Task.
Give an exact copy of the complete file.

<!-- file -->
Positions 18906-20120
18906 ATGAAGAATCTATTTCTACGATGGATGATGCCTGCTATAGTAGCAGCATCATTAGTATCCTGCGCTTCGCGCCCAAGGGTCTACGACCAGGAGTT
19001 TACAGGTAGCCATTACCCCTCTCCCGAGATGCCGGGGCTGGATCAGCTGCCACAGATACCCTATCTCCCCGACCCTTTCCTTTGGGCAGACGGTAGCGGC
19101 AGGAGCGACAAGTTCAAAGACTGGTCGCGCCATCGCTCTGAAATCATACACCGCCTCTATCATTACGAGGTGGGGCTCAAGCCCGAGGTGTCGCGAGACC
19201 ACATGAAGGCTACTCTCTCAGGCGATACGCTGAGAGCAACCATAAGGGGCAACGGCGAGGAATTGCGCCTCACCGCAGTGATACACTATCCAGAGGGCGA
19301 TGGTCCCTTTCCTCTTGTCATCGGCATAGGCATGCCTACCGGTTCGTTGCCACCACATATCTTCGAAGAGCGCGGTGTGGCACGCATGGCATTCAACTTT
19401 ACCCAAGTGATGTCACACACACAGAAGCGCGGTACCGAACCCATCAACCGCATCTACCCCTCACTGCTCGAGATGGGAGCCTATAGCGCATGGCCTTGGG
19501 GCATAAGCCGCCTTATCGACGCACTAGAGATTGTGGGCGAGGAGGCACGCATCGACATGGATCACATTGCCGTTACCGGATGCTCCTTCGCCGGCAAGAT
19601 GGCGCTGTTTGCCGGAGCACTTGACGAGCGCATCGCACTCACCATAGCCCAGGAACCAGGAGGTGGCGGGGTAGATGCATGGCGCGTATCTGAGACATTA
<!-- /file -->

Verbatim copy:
Positions 18906-20120
18906 ATGAAGAATCTATTTCTACGATGGATGATGCCTGCTATAGTAGCAGCATCATTAGTATCCTGCGCTTCGCGCCCAAGGGTCTACGACCAGGAGTT
19001 TACAGGTAGCCATTACCCCTCTCCCGAGATGCCGGGGCTGGATCAGCTGCCACAGATACCCTATCTCCCCGACCCTTTCCTTTGGGCAGACGGTAGCGGC
19101 AGGAGCGACAAGTTCAAAGACTGGTCGCGCCATCGCTCTGAAATCATACACCGCCTCTATCATTACGAGGTGGGGCTCAAGCCCGAGGTGTCGCGAGACC
19201 ACATGAAGGCTACTCTCTCAGGCGATACGCTGAGAGCAACCATAAGGGGCAACGGCGAGGAATTGCGCCTCACCGCAGTGATACACTATCCAGAGGGCGA
19301 TGGTCCCTTTCCTCTTGTCATCGGCATAGGCATGCCTACCGGTTCGTTGCCACCACATATCTTCGAAGAGCGCGGTGTGGCACGCATGGCATTCAACTTT
19401 ACCCAAGTGATGTCACACACACAGAAGCGCGGTACCGAACCCATCAACCGCATCTACCCCTCACTGCTCGAGATGGGAGCCTATAGCGCATGGCCTTGGG
19501 GCATAAGCCGCCTTATCGACGCACTAGAGATTGTGGGCGAGGAGGCACGCATCGACATGGATCACATTGCCGTTACCGGATGCTCCTTCGCCGGCAAGAT
19601 GGCGCTGTTTGCCGGAGCACTTGACGAGCGCATCGCACTCACCATAGCCCAGGAACCAGGAGGTGGCGGGGTAGATGCATGGCGCGTATCTGAGACATTA